Although our previous study had demonstrated that ucf-101 is highly selective to Omi/HtrA2,13 it was possible that ucf-101 might have additional unrecognized effects that were responsible for its observed antiapoptotic effect. To provide a definitive assessment of the proapoptotic effect of Omi/HtrA2 in myocardial apoptosis and to further demonstrate that ucf-101 reduces myocardial apoptosis by inhibiting Omi/HtrA2 activity, an additional in vitro experiment (in rat neonatal ventricular cardiomyocytes) with the use of small interference RNA (siRNA) was performed. The cardiomyocytes were transfected twice in a 24-hour interval with siRNA (si-Omi sense, 5′-GGGGAGUUUGUUGUUGCCAdTdT-3′ and si-Omi antisense, 5′UGGCAACAACAAACUCC-CCdTdT-3′, Dharmacon) with the use of Oligofectamine reagent (Invitrogen) according to the manufacturer’s instructions. This double-transfection method has been shown to markedly increase transfection efficiency and to eliminate Omi/HtrA2 expression.18 Twenty-four hours after the second transfection, cells were either lysed for analysis of Omi/HtrA2 expression by Western blotting or subjected to hypoxia (8 hours) and reoxygenation (2 hours) as described in our previous study.19 As illustrated in Figure 3, transfecting cells with siRNA molecules against Omi effectively eliminated Omi/HtrA2 protein expression. Most important, this treatment markedly reduced hypoxia/reoxygenation–induced cardiomyocyte apoptosis as assessed by caspase-3 activity (Figure 3). Moreover, although treatment with ucf-101 significantly reduced myocardial apoptosis in nontransfected cells, the addition of ucf-101 failed to exert any additional protective effect in transfected cells (Figure 3). These results provide strong evidence that Omi/HtrA2 plays a critical role in myocardial apoptosis and that ucf-101 exerted its cardioprotection by inhibiting Omi/HtrA2 activity.
To determine whether the cardioprotective effects of ucf-101 were sustained, an additional group of animals was subjected to 30 minutes of ischemia and 24 hours of reperfusion, and the effect of ucf-101 on myocardial infarct size was determined. As summarized in Figure 4A, there was no difference in the value of AAR/left ventricle between vehicle-treated and ucf-101–treated animals, indicating that a comparable degree of ischemia was induced in both groups. However, treatment with ucf-101 significantly reduced myocardial infarct size (P<0.01, Figure 4B).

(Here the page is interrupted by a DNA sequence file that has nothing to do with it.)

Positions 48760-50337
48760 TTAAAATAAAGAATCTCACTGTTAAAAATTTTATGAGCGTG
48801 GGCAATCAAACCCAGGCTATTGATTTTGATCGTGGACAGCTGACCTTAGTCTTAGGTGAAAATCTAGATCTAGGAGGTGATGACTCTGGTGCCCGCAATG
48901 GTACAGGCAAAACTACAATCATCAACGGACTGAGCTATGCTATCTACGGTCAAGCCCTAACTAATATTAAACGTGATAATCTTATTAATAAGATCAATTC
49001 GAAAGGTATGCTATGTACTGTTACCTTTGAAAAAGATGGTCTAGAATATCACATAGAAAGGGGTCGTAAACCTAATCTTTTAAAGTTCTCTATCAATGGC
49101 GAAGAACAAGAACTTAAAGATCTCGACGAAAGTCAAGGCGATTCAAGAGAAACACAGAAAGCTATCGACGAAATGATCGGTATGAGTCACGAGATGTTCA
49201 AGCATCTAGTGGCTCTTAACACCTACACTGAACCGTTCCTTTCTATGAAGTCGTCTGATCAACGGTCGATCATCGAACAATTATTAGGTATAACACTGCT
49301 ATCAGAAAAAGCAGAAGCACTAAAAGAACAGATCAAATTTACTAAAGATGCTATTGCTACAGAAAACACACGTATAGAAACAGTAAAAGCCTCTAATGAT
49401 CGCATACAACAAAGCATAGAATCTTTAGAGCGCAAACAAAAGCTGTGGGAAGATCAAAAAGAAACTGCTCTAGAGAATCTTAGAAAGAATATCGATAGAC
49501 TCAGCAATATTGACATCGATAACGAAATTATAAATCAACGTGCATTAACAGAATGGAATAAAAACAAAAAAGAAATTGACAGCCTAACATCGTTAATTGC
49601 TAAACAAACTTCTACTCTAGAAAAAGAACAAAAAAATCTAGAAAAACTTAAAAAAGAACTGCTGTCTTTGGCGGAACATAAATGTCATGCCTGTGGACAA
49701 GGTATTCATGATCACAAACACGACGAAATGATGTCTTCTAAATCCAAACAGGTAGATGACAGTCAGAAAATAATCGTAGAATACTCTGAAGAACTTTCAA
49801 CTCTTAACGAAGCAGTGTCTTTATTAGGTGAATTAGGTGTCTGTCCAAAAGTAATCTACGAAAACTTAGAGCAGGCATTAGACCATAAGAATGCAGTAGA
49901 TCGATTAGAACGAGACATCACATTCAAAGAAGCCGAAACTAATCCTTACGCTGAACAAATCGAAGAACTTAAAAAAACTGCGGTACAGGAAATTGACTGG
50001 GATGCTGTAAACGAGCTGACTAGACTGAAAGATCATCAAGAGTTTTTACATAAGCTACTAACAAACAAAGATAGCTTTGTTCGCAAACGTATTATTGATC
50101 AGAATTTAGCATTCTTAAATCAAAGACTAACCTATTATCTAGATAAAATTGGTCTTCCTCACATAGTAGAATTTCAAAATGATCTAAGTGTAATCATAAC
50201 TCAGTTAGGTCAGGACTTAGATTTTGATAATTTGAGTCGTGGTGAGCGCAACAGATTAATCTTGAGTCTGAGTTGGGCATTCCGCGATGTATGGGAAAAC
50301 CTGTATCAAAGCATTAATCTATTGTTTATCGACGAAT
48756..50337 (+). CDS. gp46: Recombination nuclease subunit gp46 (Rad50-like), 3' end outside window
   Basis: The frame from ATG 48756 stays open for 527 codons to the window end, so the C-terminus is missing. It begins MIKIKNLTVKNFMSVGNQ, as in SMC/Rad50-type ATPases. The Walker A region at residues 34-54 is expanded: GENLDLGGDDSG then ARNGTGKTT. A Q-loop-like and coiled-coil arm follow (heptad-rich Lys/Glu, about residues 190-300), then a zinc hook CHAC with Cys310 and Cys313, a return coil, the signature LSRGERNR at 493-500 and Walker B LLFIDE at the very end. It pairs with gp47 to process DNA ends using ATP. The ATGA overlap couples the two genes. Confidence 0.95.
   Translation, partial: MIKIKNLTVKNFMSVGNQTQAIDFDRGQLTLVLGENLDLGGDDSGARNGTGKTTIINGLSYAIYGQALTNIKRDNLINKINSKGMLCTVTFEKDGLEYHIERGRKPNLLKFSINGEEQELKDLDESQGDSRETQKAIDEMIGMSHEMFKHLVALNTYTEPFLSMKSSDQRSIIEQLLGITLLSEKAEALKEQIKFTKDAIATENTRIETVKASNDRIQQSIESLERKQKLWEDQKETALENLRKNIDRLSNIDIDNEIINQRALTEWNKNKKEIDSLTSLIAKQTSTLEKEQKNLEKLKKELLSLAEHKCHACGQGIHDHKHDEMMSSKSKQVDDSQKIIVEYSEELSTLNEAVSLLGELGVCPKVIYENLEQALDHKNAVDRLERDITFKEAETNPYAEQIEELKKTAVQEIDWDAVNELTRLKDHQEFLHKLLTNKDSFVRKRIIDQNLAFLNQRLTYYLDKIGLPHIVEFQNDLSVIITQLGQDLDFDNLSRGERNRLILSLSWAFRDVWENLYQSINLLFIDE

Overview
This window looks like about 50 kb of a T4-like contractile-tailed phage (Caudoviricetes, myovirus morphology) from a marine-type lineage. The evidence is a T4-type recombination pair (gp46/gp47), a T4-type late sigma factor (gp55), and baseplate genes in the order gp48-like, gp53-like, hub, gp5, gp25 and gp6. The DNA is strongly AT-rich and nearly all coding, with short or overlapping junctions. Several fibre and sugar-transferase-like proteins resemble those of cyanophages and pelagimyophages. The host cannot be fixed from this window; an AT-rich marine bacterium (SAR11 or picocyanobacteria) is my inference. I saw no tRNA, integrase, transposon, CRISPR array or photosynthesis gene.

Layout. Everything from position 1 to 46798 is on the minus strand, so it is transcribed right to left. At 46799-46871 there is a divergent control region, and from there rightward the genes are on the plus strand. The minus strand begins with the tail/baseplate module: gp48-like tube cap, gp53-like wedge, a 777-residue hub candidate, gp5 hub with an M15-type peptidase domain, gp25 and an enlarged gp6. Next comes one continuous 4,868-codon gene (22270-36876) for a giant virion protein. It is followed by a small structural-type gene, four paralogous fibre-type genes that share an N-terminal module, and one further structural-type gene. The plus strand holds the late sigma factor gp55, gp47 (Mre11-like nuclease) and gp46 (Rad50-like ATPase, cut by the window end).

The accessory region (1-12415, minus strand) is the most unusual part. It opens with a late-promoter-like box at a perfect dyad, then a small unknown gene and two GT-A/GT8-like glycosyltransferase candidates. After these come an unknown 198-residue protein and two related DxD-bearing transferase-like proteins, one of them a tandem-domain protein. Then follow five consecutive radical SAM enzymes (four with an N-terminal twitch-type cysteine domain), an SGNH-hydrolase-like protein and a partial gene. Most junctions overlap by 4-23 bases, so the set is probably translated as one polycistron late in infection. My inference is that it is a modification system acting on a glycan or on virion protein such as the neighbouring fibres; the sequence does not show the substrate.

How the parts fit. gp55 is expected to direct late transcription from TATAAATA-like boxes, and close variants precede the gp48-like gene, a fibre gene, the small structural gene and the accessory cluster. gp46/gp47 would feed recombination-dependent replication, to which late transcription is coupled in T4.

Mechanisms by Which Omi/HtrA2 Promotes Myocardial Apoptosis After I/R
A recent in vitro study demonstrated that Omi/HtrA2 enhances apoptotic cell death by both premitochondrial (enhancing mitochondrial permeability) and postmitochondrial (inhibiting and or/degrading XIAP) mechanisms.20 To determine whether cytosolic Omi/HtrA2 in I/R cardiac tissue may also increase I/R-induced myocardial apoptosis by a premitochondrial mechanism, we determined the effect of ucf-101 on cytochrome c release. As summarized in Figure 5, MI/R resulted in an 8-fold increase in cytosolic cytochrome c level. However, treatment with ucf-101 failed to block I/R-induced cytochrome c release. This result suggests that it is unlikely that Omi/HtrA2 exerts its proapoptotic effect through mechanisms at a premitochondrial level.
Cilenti and colleagues13 recently reported that treatment with ucf-101 markedly inhibited apoptotic cell death in caspase-9–null fibroblasts and concluded that Omi/HtrA2 may cause apoptotic cell death in a caspase-independent fashion via its proteolytic activity. To determine whether cytosolic Omi/HtrA2 may increase I/R cardiomyocyte apoptosis in a comparable fashion, we measured I/R-induced caspase-9 and caspase-3 activation and determined whether ucf-101 had any effect on I/R-induced caspase activation. As expected, both caspase-9 and caspase-3 activities were markedly increased in I/R cardiac tissue. To our surprise, treatment with ucf-101, a compound that does not have any direct inhibitory effect on caspases,13 significantly reduced caspase-9 and caspase-3 activity in I/R hearts (Figure 6). This result strongly suggests that in I/R cardiomyocytes, Omi/HtrA2 increases apoptosis via proteolytic degradation of proteins that normally inhibit caspase activity.
Two recent studies have independently demonstrated that unlike Smac/DIABLO, Omi/HtrA2 not only directly binds to XIAP through its reaper motif but also results in XIAP degradation through its protease activity.18,21 To investigate whether Omi/HtrA2 may increase apoptosis in I/R cardiomyocytes by degradation of XIAP, we determined XIAP levels in I/R hearts. As illustrated in Figure 7, 30 minutes of ischemia followed by 3 hours of reperfusion resulted in significant XIAP degradation, which was markedly inhibited by treatment with ucf-101. These results provide direct evidence that Omi/HtrA2 likely promotes apoptosis in I/R hearts by its protease activity that results in XIAP degradation and subsequent caspase activation.
To provide additional evidence that ucf-101 preserved XIAP activity by inhibiting the protease activity of Omi/HtrA2, an additional study in mouse embryonic fibroblasts isolated at E15 from mnd2/mnd2 embryos was performed. A previous study had demonstrated that the mnd2 mouse contains a naturally occurring missense mutation in the protease domain of Omi/HtrA2.22 The mutation does not affect the processing or localization of the mutant Omi protein but renders it proteolytically inactive. As summarized in Figure 8, treatment with ucf-101 had no effect on hypoxia/reoxygenation-induced caspase-3 activation in mnd2 mouse embryonic fibroblasts. These results further suggest that ucf-101 reduces myocardial apoptosis by inhibiting the protease activity of Omi/HtrA2 rather than by inhibiting Omi/HtrA2-XIAP binding.